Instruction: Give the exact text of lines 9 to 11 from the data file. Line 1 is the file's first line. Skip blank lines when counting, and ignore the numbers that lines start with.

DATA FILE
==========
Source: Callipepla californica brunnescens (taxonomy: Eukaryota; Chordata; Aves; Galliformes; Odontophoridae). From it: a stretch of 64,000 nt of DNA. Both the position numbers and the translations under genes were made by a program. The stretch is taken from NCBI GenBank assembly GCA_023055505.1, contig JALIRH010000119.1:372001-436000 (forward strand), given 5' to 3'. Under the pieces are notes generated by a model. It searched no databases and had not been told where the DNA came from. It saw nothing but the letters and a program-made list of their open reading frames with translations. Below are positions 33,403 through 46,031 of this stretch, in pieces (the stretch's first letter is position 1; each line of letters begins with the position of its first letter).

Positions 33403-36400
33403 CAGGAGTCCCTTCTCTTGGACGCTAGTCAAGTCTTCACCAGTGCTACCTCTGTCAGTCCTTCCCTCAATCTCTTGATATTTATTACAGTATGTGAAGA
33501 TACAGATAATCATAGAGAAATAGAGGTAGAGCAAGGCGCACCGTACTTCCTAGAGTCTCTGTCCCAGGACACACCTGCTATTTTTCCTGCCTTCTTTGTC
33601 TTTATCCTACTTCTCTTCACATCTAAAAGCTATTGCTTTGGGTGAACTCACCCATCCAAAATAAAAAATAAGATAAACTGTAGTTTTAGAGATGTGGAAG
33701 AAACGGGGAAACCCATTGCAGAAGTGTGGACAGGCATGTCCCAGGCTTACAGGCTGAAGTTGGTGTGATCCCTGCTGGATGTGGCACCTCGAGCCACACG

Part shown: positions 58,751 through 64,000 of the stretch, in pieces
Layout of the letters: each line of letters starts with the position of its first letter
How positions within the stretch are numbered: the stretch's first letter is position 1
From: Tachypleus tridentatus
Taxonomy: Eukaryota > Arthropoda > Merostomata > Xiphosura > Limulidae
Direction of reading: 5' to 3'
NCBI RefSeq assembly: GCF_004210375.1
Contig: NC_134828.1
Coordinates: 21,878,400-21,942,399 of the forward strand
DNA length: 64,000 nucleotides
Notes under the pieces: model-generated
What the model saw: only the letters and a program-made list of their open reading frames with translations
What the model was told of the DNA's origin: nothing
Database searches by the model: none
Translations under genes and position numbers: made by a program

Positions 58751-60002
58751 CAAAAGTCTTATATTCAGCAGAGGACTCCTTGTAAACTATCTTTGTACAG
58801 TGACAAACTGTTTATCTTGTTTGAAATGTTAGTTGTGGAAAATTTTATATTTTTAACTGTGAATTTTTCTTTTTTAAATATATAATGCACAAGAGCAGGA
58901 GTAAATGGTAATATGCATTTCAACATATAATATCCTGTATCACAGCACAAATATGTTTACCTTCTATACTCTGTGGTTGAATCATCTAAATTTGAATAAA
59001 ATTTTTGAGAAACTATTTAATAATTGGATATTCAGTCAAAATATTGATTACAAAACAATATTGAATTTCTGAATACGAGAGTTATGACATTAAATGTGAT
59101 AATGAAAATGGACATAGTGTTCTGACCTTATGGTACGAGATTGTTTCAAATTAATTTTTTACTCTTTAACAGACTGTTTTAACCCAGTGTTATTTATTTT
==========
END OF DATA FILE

How positions within the stretch are numbered: the stretch's first letter is position 1
From: Tachypleus tridentatus
Taxonomy: Eukaryota > Arthropoda > Merostomata > Xiphosura > Limulidae